Monday, January 31, 2005

Over Under

So I was going to write another post about Sammy Sosa, and what I think will happen to him this year and for the rest of his career in the AL. But instead it inspired me to do a PTI-style (or Vegas style if you prefer) over under. What do you all think about the following over/unders for Cards/Cubs:

Sammy Sosa career home runs: 660
Sammy Sosa 2005 batting average: 240
Cardinals Wins: 94
Cubs Wins: 92
Mark Mulder Wins: 17
Kerry Wood Wins, of course: 15
Rick Ankiel games started: 10
Rick Ankiel Wild Pitches: 20
Nomar games played: 125
Cubs blown saves: 20
Scott Rolen RBIs: 120
Yadier Molina stolen bases: 1
Aramis Ramirez times left on base: 100
Matt Morris Wins: 10
Glendon Rusch Wins: 10
Pujols Triple Crown Catagories: 1
Mark Prior Cy Young ranking: 3
Corey Patterson strikeouts: 150
Edmonds strikeouts: 150 (<-^--- the race is on, who can get there first?)
Dusty Baker pitching changes: 300 (divided by 162 is...)
Tony La Russa pitching changes: 5000 (at least it seems that way)
Dusty Baker tantrums: 7
Tony La Russa tantrums: 4

Saturday, January 29, 2005

No more Sosa

The Sosa rumors are flying again.

As first reported by one of the Mikes over at OldStyleCubs, there is a deal in the works between the Cubbies and the Orioles. On ESPN.com they only report that Sosa will be moving and the Cubs will pick up 10 out of the 18 million in his salary, with out mentioning who will move to the Cubs. Other sources say the main guy going to the Cubs is Jerry Hairston, Jr, a local boy from Naperville, IL. A lot of us Cards bloggers thought he would be the guy to fill one of the middle infield holes. The Cubs however, would be using him as a corner outfielder and leadoff man. That would give them a starting outfield of Hairston, Patterson, and Hollandsworth/Dubois. Not exactly as big names as Sosa and Alou. Hairston has played a grand total of 52 games in the outfield, so I wouldn't be ready to give him an everyday spot. As a leadoff man he is a promising prospect. His batting average and OBP have crept up each of the last few years, and he has put up good numbers with limited at bats the last two years. But since he backed up Brian Roberts in Baltimore, he is unproven in the field and at bat. The Cubs might also get a couple of prospects in the deal, which they could turn around and try to trade for a more proven outfielder. Or they could use the nearly 6 million that they saved (18 - 10 - Hairston's 1.65 - minor league deals) to add to the Magglio fund.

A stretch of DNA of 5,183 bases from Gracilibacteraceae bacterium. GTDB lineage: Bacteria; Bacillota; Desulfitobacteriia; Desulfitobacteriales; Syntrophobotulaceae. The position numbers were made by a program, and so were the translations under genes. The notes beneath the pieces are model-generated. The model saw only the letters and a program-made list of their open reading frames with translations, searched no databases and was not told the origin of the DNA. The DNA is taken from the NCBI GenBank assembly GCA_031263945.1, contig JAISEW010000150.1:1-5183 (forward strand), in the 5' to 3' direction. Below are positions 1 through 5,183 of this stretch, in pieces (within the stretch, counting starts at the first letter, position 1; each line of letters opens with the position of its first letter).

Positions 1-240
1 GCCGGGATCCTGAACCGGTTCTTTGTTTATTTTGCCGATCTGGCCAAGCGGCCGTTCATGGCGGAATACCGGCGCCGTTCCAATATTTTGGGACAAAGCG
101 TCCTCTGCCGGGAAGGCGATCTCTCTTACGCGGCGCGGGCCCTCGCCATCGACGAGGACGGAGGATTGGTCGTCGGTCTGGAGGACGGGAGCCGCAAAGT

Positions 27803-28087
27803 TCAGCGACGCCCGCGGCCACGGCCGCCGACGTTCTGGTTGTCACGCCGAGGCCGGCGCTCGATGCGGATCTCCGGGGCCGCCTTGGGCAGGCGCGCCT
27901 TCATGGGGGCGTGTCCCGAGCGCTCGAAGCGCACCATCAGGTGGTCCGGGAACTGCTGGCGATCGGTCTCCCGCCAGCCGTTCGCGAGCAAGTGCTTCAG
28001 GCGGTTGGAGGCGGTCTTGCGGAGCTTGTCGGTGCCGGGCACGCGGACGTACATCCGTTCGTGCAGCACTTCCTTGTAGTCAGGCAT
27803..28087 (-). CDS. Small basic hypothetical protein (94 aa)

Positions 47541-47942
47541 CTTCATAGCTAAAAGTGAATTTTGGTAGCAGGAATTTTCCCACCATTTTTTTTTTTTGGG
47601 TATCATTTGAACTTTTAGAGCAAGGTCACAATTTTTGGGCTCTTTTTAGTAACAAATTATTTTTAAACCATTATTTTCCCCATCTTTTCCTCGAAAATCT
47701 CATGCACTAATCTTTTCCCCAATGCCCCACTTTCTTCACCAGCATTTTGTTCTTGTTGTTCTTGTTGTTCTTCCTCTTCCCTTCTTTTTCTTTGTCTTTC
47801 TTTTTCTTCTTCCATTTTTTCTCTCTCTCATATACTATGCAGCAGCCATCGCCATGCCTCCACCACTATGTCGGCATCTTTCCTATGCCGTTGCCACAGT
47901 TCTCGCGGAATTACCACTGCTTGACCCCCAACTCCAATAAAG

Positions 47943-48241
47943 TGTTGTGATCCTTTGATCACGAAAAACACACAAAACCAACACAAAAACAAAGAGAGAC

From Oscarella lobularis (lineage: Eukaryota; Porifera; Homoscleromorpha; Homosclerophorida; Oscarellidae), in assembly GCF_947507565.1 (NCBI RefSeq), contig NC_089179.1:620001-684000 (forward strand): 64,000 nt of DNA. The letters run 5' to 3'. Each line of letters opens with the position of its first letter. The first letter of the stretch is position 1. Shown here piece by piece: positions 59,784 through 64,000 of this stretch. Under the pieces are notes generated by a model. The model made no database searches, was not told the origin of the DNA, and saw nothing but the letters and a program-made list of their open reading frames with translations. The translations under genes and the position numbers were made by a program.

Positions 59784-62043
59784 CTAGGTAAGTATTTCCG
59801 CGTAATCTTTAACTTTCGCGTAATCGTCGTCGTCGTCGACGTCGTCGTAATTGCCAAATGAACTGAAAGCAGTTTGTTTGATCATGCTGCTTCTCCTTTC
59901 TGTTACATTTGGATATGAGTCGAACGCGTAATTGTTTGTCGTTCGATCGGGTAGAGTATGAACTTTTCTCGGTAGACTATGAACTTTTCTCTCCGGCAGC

Overall I think that this is a good deal for the Cubs. Although, I think trading Sosa for 5 million dollars and a bucket of balls would be a good deal. Baltimore is feeling pressure since they missed out on all the other free agents this winter, and since they have to compete with the two big spenders out east. Baltimore seems like it will do anything to bring in a big name, whoever it is. The Cubs are going to take advantage of that by pawning off the steroid-cork-selfish-washed up Sosa. The key to the Cubs really making this a good deal, like I said, is to turn around and use their new resources to get someone else like Maggs, or Aubrey Huff. If they don't it won't make their team much better on a day to day basis, but it will help in the long run.

Tuesday, January 25, 2005

269 + 32 + 99 = 52,000,000

Carlos Delgado, coming off his worst season ever, got a truckload of money from the Marlins. They signed him for four years, so he should still be with them after the move to Las Vegas, or wherever. Every deal being signed this year seams insanely large.

The Marlins needed a first baseman almost as bad as the Astros needed Clemens. And they payed dearly to get one of the best hitters of 2003. This allows the Marlins to move dinosaur Jeff Conine to the outfield or bench behind Encarnacion. Delgado has the potential to hit like a mad man and anchor the lineup which should be pretty good. They still have speedsters Pierre and Castillo, Mike "I am almost as good as Scott Rolen" Lowell, and "all grown up phenom" Miguel Cabrera. With Delgado at first, and Lo Duca behind the plate instead of Redmond, the offense should be there. The rotation of Beckett, Burnett, Willis, Leiter and Valdez is not what it has been the last couple years, but it should be pretty good. They lost Benitez the same way the Cards lost Matheny, to a big pile of money out by the bay. That leaves either set-up man for the stars Guillermo Mota, or washed up closer Billy Koch to close. All together I think the Marlins have moved a little away from the great pitching and defense that won it all in 2003 and a little more towards batting.